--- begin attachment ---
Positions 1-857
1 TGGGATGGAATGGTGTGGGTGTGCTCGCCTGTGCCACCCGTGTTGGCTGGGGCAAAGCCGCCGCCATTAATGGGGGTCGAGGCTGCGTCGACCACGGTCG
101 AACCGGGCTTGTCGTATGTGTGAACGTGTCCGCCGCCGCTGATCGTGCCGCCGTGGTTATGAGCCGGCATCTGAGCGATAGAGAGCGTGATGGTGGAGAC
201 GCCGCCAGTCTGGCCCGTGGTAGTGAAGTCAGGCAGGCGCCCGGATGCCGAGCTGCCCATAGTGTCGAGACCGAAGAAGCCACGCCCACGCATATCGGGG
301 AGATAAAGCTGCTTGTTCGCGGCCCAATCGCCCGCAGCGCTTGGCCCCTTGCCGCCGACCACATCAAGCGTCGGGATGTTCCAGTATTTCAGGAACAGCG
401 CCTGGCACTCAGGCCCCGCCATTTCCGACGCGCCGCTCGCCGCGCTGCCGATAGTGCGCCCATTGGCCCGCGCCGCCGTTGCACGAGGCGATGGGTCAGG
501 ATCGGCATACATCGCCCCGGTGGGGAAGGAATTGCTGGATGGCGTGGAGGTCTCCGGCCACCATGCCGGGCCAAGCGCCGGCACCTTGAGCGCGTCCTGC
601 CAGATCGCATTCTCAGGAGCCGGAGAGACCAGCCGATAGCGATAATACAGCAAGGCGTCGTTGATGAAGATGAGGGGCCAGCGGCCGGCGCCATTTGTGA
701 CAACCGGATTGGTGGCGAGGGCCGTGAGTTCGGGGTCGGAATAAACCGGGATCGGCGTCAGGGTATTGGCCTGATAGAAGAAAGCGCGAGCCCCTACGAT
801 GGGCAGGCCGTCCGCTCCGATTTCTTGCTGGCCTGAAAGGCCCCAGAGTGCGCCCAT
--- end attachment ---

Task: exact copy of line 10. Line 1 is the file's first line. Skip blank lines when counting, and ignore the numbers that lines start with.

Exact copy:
801 GGGCAGGCCGTCCGCTCCGATTTCTTGCTGGCCTGAAAGGCCCCAGAGTGCGCCCAT